However, if during most visits floral organs are
destroyed, the plant’s sexual reproductive cycle
may be disrupted.
Acknowledgements
We are indebted to Arlette Aubier for helping to produce
the French summary. Thanks also to Craig Symes, Guy
Kirwan and Ron Demey for their comments that
improved the text.
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a
Canary Islands’ Ornithology and Natural History
Group (GOHNIC), La Malecita s/n, E-38480
Buenavista del Norte, Tenerife, Canary Islands, Spain.
E-mail: fsiverio@gohnic.org
b
C/ La Habana, Edificio Las Vistas nº 8, Apto. 4º izq.,
E-38650 Los Cristianos, Tenerife, Canary Islands, Spain.
Received 21 May 2020; revision accepted 3 October
2020.
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Article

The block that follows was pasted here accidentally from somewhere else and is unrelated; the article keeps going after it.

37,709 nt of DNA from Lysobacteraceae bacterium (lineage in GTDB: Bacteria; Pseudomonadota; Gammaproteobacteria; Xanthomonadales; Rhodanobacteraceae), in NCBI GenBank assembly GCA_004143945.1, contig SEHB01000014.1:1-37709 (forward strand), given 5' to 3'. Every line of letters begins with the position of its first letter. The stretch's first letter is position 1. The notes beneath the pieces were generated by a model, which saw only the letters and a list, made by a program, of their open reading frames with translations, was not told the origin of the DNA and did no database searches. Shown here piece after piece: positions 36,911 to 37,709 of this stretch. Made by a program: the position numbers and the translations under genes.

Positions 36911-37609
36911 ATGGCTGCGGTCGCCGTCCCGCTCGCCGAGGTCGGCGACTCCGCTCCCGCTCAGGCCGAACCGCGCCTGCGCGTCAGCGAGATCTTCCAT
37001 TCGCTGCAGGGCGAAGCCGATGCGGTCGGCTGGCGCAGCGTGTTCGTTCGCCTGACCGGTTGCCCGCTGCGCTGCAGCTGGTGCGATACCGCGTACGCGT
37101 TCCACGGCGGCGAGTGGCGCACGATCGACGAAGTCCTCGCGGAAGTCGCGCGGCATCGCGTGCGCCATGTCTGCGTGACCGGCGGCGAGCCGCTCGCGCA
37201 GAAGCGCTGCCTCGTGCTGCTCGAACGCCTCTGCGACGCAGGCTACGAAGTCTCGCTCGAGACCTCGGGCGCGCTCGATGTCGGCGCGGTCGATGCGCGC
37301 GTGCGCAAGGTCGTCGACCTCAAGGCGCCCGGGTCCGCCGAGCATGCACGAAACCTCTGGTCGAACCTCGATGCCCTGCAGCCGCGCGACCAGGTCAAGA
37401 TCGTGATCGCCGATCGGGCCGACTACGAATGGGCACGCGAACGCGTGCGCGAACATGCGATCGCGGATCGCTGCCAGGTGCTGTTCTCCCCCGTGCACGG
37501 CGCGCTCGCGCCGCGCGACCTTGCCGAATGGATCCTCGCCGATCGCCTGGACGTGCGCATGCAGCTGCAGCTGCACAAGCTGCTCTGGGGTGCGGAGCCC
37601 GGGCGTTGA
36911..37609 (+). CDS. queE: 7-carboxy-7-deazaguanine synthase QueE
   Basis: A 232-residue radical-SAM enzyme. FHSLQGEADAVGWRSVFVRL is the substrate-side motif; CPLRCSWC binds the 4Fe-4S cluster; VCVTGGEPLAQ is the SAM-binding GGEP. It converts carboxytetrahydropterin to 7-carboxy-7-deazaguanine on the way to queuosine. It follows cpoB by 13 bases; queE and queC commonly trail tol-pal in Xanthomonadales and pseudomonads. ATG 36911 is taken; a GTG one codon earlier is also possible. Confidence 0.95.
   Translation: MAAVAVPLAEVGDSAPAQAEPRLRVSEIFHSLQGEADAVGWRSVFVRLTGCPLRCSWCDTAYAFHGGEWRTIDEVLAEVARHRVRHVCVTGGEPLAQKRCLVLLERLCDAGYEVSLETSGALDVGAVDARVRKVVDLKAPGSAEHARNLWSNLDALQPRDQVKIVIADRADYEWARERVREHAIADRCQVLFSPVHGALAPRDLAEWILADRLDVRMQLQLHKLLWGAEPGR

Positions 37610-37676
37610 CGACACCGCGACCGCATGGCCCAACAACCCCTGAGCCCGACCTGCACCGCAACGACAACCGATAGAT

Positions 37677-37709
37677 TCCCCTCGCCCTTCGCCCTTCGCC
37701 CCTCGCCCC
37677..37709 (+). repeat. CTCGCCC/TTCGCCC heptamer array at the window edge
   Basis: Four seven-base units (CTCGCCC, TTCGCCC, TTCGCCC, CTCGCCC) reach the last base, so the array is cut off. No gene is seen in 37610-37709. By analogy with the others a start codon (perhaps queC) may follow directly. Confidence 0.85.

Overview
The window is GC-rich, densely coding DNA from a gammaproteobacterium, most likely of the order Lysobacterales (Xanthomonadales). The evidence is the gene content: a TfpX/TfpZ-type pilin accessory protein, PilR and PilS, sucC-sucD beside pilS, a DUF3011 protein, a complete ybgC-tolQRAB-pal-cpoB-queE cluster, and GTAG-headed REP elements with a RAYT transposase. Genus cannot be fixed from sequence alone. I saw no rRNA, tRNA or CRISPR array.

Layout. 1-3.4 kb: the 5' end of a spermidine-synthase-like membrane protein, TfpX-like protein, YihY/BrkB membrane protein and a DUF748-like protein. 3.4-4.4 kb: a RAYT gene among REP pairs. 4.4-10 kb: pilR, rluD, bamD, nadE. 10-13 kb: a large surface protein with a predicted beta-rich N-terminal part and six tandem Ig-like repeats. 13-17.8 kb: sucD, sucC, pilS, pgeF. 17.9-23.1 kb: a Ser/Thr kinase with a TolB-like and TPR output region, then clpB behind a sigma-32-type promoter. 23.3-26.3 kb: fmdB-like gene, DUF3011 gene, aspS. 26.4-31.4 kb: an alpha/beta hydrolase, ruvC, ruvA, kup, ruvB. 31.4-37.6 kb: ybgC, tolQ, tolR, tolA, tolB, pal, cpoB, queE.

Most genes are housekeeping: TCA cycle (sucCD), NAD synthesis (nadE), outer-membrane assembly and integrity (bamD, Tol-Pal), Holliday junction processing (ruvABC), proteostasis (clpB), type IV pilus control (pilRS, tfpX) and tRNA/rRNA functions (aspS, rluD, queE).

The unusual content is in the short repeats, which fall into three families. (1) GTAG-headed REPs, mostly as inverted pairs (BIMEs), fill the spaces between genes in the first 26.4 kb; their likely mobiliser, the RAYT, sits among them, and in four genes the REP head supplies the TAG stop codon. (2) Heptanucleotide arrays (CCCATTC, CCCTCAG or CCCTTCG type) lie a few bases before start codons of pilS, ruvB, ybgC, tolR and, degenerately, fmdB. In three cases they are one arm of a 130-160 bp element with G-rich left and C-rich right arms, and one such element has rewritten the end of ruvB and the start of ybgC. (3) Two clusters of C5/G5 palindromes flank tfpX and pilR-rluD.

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Capsule: Flowers of an invasive plant species are more visited by native birds than flowers of ornithophilous endemic plants. Aims: To describe the bird guild and its behaviour visiting the century plant Agave americana in an insular environment and to determine which factors are affecting visitation rates. Methods: We noted number and species of birds visiting inflorescences on Tenerife, Canary Islands. We used multimodel inference of generalized linear models to analyse the factors affecting the number of visits and the visitor species richness. Results: Eighty-one per cent of inflorescences were visited by eight native bird species. All species fed on nectar and only the Atlantic Canary fed also on pollen. Foraging behaviour varied among species. Visitation rate increased with density and diversity of birds and flower characteristics and decreased through the day. The number of species visiting the inflorescences increased with diversity and density of birds in the surroundings and decreased through the day. Conclusion: The native bird community uses the invasive century plant as a feeding resource at a higher rate than it uses endemic ornithophilous plants. This could have negative effects for the pollination of endemic plants, but positive effects for birds.